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Thread: Irish accent

  1. #11
    birdeen's call is offline VIP Member
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    Default Re: Irish accent

    Quote Originally Posted by konungursvia View Post
    That's good to hear, from a philological standpoint. I hope the Irish make use of some inspiration from the Israelis and are able to revive their ancient language, and bring it back into everyday use. It's always a shame for a language to go dead.
    Irish is far from going dead. It's a compulsory subject in Irish schools and although the number of native speakers is generally quite low, there are much more for whom Irish is the second language. It's also the first official language of Ireland and an official language of the UE. Scottish Gaelic has a much worse position, but it also has some native speakers, some of whom are quite prety: YouTube - ‪Julie Fowlis - Hg Air A' Bhonaid Mhir‬‏

  2. #12
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    Default Re: Irish accent

    Quote Originally Posted by birdeen's call View Post
    Irish is far from going dead. It's a compulsory subject in Irish schools and although the number of native speakers is generally quite low, there are much more for whom Irish is the second language. It's also the first official language of Ireland and an official language of the UE. Scottish Gaelic has a much worse position, but it also has some native speakers, some of whom are quite prety: YouTube - ‪Julie Fowlis - Hg Air A' Bhonaid Mhir‬‏
    Yes, one of my daughters went to an all Irish primary school for one year. All schools in the Gealteacht are Irish medium; also all Irish state school teachers are required to have passed Irish at high school diploma level.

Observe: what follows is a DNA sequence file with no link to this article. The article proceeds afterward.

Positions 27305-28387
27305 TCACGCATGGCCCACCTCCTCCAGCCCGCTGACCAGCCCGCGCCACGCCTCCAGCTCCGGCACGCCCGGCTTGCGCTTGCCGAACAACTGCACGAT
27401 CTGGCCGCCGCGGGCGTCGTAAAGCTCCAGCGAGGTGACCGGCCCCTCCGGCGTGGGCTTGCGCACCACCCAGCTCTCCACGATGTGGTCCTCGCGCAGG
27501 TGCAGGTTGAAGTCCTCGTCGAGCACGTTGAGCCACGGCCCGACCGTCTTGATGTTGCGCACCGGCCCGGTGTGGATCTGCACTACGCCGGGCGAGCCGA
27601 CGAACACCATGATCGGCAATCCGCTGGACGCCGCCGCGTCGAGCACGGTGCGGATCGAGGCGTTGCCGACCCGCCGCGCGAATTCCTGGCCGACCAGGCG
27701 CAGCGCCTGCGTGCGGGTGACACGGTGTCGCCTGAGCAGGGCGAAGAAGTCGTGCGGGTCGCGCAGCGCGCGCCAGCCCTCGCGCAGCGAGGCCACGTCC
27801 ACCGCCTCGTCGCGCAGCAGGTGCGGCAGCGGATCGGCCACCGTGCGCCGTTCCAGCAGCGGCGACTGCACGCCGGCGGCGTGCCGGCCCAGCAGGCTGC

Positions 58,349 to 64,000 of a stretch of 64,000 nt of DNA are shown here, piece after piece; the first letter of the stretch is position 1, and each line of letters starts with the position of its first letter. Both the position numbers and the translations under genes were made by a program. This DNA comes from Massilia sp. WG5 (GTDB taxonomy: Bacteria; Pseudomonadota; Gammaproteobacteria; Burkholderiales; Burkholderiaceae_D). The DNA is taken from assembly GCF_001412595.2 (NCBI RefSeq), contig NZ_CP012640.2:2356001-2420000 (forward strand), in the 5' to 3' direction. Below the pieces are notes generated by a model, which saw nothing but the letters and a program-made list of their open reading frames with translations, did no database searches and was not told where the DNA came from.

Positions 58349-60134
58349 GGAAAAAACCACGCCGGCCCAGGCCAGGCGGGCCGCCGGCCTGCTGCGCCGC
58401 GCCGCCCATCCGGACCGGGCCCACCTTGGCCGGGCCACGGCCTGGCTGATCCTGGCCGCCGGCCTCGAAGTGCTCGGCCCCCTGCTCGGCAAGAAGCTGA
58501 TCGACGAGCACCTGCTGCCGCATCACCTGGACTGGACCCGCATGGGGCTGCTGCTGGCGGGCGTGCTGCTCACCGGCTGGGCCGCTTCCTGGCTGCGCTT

3. #13
    konungursvia's Avatar
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    Default Re: Irish accent

    I'm guessing the title of that song means something like "He is a handsome man?"

  4. #14
    birdeen's call is offline VIP Member
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    Default Re: Irish accent

    Quote Originally Posted by konungursvia View Post
    I'm guessing the title of that song means something like "He is a handsome man?"
    I'm not sure what the title means but there's the word "big" in it.

    PS: OK, I checked with an online dictionary any "bonaid" means bonnet. I guess it's not about a man then!

  5. #15
    SoothingDave is offline VIP Member
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    Default Re: Irish accent

    There were areas in Ireland I went to on my honeymoon where the natives spoke Irish as a first language.

    An Irish colleague of mine told me that the natives would speak English to my wife and me, as we were American tourists, but that they would expect him to speak in Irish if he were there.

  6. #16
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    Default Re: Irish accent

    Quote Originally Posted by konungursvia View Post